Fight terrorism at home, not Afghanistan

August 04, 2010

The only compelling reason for the United States to be in Afghanistan is to prevent a sanctuary for radical Muslim terrorists.

Given that we can't find Osama nine years after the 9/11 attacks, I dare say that eliminating training centers for terrorists in the Middle East will never be a realistic solution to the problem. Nor will it be possible for us to prevent nine dirt bags from gathering in a cave in Pakistan plotting our demise. Like it or not there is broad support for anti-West terrorism in many Middle East nations, Afghanistan being just one of them.

A far better approach would be for the United States to redirect its focus to securing our homeland. We need to secure our borders, upgrade our port and airport security and invest in the research and development of security technology.

And we need to stop playing politics with border security.

Ironically, many of those who say we need to "bring the troops home" are also steadfast against securing our border. Yet taking these two positions simultaneously is moronic and politicians of both parties should be pointing this out.

Instead, bring the troops home and let them go to work stopping the flow of arms and drugs across the border, and eliminating narco-terrorists and bulk drug distributors when the opportunity presents itself. Put the funding in place to allow the U.S. marshals to track down the thousands of criminal aliens with outstanding warrants. Put the funding in place to install physical, technology-based border control, and the people to operate it.

There's something wrong with the picture when President Barack Obama sends 30,000 troops to Afghanistan and 1,200 to the Southern border. And while it's apparent that Mr. Obama's motivation is political (Hispanic votes), let's not forget that President George W. Bush was equally inept at border control for his own political reasons (cheap labor for business).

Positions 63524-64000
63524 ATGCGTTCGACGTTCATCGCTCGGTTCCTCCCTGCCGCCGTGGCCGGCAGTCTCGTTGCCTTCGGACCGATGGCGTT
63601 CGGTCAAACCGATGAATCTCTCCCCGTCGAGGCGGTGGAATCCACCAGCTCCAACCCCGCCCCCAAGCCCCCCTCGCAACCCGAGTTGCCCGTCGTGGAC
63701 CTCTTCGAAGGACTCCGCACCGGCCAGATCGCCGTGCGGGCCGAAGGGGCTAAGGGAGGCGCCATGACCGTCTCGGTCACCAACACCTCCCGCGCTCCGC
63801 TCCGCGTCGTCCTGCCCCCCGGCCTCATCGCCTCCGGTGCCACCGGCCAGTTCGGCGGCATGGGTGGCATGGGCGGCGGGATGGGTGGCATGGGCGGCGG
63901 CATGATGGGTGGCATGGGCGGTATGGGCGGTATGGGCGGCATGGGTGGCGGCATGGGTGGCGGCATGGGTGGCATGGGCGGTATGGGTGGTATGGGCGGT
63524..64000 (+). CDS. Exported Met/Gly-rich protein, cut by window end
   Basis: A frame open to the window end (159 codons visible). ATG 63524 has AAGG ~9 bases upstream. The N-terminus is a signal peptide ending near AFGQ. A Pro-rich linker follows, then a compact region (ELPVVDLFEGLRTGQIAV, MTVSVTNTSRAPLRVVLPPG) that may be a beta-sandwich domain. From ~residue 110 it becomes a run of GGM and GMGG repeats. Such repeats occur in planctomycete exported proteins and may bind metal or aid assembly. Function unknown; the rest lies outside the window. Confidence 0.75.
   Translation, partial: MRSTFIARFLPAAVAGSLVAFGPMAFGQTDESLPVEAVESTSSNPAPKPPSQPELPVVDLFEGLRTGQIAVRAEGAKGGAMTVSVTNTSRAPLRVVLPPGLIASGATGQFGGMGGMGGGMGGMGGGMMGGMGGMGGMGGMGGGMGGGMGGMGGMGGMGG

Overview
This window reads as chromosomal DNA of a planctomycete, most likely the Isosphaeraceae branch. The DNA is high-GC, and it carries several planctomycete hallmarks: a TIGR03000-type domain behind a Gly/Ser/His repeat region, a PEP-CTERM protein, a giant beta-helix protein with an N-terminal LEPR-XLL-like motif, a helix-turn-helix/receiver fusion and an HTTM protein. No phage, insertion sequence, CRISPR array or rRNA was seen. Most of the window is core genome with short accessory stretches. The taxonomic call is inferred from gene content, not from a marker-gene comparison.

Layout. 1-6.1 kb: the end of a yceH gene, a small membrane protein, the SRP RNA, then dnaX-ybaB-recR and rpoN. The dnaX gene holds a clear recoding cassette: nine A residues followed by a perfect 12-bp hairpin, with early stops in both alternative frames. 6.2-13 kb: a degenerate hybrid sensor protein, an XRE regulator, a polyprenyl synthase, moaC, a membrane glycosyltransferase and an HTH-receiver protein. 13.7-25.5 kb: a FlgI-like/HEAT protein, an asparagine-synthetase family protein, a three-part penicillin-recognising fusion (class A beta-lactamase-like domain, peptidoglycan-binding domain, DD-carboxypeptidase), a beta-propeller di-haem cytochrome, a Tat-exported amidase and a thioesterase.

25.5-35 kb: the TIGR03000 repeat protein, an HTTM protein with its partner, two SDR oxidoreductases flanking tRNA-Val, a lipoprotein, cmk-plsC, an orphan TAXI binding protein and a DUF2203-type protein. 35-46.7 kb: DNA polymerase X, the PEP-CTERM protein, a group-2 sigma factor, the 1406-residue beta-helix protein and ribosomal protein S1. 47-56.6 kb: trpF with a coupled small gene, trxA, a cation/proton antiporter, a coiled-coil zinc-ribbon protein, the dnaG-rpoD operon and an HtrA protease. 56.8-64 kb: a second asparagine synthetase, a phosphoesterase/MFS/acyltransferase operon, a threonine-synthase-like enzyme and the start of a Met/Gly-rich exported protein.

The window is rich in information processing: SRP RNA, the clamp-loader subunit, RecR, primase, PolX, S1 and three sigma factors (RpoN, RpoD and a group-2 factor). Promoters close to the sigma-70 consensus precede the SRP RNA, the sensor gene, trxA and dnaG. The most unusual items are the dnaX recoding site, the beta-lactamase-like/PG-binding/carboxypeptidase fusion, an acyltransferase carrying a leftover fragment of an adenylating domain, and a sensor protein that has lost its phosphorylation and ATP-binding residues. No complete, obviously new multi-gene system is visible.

The world is a different place than it used to be. We will no longer get off cheap, regardless of which approach we take. Wars are tremendously expensive, but even if we redirect our efforts towards securing our homeland it's still going to cost money and the cost shouldn't be passed along to our children (as so much other spending is these days). We have to find a way to pay for our national security efforts.

The baby-boomer generation, of which I am an embarrassed member, will undoubtedly go down in American history as the worst generation of Americans since 1776. For the first time in American history, children living today are expected to be worse off than their parents. The baby-boomers are the least accomplished, most entitled, laziest and most gluttonous. We can't win our wars, we pass our bills along to our children, we charge things on our credit cards that we can't afford to buy and yet we still feel entitled to receive "free stuff" from the government, even when we don't need it. We've got the most rabid, partisan political leaders who ignore everything we tell them and then get re-elected by gerrymandering districts and manipulating campaign funding rules. It's been many years since anyone's got the impression that politics is about making lives better, not about short-term, self-serving political moves and preservation of undeserved political careers.

Securing our border and refocusing our national security efforts would be one giant step towards regaining some credibility with past generations of Americans, those who proceeded the baby boomers and who steered this nation through very challenging times by cooperating with one another and putting country before partisan politics. And with future generations, whom we can only hope will learn from our many mistakes.

Michael P. DeCicco, Severn

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